Nothing was learned from the Winterborne View nursing-care home scandal in England 2011 when one considers the revelations at Muckamore which came to light in 2017. Many pieces of UK legislation are currently on the statute books to protect vulnerable adults such as the Care Act 2014, the Human Rights Act 1998, the Equality Act 2010 and the Mental Capacity Act 2005. These are in addition to a common law duty of care which would always apply. However, these laws were ignored and management seemed to be neither here nor there. These laws place a great onus of responsibility on persons who are there to protect vulnerable adults, and a criminal responsibility in the case of breach – but only if followed. How many whistleblowers does it take to get the ball rolling? The best practice is to nip things in the bud as soon as there is any wind of a problem, but it would seem that omertas or secrets can often become established in care institutions. There is also a general reluctance to rock the boat because of careers or being ostracised for raising a red flag. We have also seen such scandals in the Republic and the two main causes were a failure to report and no action taken until things got so bad that complaints could no longer be ignored. This is a disastrous way of doing things. One of the best ways is flash inspection, without warning, and immediate action taken to address any issue no matter how small involving patient care and to investigate all complaints or falling standard thoroughly by independent bodies.   

We all have a stake in seeing that end of life institutions or mental health institutions are of the highest calibre, rather than scandal after scandal with legislation which is ineffective without application.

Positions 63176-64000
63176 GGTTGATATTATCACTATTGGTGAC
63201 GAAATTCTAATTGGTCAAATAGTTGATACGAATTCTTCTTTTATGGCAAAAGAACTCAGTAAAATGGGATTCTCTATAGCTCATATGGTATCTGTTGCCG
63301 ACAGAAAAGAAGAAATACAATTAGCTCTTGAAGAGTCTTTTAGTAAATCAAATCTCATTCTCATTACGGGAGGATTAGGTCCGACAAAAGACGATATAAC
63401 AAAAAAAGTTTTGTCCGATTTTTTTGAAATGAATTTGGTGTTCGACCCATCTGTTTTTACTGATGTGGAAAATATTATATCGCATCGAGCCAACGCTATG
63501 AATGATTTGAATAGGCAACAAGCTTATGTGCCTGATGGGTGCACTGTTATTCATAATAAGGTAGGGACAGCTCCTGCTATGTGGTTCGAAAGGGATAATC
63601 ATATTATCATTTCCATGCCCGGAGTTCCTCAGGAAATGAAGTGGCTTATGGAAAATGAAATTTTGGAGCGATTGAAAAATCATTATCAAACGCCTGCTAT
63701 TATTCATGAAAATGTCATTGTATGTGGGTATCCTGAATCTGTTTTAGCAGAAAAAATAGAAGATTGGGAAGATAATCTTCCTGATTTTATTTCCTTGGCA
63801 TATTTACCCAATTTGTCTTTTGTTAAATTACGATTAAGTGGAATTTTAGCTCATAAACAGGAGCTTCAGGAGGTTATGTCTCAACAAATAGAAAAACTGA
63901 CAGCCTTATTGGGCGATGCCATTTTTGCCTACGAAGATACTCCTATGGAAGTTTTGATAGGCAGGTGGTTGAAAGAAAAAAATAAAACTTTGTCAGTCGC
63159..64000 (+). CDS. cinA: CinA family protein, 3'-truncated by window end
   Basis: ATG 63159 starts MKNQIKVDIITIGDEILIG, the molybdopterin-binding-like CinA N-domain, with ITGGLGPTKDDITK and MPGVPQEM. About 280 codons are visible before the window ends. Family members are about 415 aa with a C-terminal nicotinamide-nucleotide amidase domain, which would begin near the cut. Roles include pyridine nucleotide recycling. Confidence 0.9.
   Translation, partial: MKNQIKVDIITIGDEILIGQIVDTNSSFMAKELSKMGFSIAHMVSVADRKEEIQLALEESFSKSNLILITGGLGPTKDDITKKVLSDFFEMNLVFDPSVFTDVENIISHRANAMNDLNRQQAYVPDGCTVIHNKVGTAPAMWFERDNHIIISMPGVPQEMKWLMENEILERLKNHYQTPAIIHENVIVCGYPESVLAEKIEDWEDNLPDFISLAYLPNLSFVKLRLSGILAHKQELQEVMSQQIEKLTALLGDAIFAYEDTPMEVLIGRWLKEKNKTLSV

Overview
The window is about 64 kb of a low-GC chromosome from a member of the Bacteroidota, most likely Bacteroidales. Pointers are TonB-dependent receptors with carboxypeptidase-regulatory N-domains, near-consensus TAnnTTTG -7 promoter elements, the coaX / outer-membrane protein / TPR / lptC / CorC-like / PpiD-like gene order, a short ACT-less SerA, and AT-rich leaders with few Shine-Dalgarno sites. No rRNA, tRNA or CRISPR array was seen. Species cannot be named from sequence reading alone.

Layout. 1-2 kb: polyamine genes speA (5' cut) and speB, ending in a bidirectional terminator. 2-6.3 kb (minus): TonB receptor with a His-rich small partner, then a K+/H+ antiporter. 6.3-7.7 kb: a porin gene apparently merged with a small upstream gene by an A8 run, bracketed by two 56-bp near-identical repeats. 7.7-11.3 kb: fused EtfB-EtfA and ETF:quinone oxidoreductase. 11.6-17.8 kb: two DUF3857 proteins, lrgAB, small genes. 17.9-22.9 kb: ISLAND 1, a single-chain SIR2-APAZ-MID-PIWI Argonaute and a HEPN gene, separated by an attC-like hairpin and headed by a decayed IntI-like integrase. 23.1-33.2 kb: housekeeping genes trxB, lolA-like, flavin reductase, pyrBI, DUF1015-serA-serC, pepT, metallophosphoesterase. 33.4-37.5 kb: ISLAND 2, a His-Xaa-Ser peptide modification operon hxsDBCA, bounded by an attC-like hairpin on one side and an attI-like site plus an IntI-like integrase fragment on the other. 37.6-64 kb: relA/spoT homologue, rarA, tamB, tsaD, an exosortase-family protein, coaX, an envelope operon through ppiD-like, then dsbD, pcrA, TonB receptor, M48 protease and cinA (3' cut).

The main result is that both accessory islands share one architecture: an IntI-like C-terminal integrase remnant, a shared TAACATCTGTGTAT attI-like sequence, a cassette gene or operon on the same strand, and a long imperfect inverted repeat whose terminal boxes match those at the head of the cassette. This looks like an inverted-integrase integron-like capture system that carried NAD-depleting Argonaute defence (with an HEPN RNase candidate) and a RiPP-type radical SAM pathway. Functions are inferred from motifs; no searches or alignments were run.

MAURICE FITZGERALD
Shanbally, Co Cork

 

Never leave your dog in the car

It would be so horrible to know that you are responsible for the premature death of your beloved pet dog. But, tragically, every summer, many dogs die from heatstroke and dehydration when they are left alone in a car on a sunny day. The large amount of glass and small volume inside a car means that the temperature can quickly become much, much hotter than the outside, even if you leave a window open.

Please never leave your dog in your car, even for a short while. And if you see another dog alone in a car, and you think he or she might be in danger, please call 999 immediately. Calling anybody else may take too long, so use the emergency number.

In hot weather, a dog can also suffer from heatstroke when walking, playing or running, or sitting in direct sunshine, so take your dog out early in the day, while it is still cool outside, and take fresh water and a bowl with you. In a heatwave, maybe abandon walks altogether, and make sure your dog always has access to shade, ventilation and fresh water.

IAIN GREEN
Animal Aid, Tonbridge, Kent

 

Scotland referendum

Brexit was binary; ‘yes’ or ‘no’, there was no compromise. It ‘allowed’ Johnson to then implement, not the will of the people, but the will of Boris.

The world’s first multi-option referendum was in New Zealand in 1894, on licensing laws – an obvious case for compromise. (And the world’s first multi-option vote was in China in 1197, in the Jin Dynasty; the question was war with Mongolia, and again, they found a compromise.)

“Let the people decide,” (to quote the SNP’s paper of May 1992, in favour of a multi-option poll).

Scotland, in or out of Nato?  With the £ or €? With or without the monarchy? In an Anglo-Celtic federation? Task an independent commission to draw up a ballot of, say, five options – as happened in New Zealand in 1992. Next, let the people decide, let the people cast their preferences.  And then let the executive execute – that’s its job.

PETER EMERSON
Director, the de Borda Institute,
Belfast BT14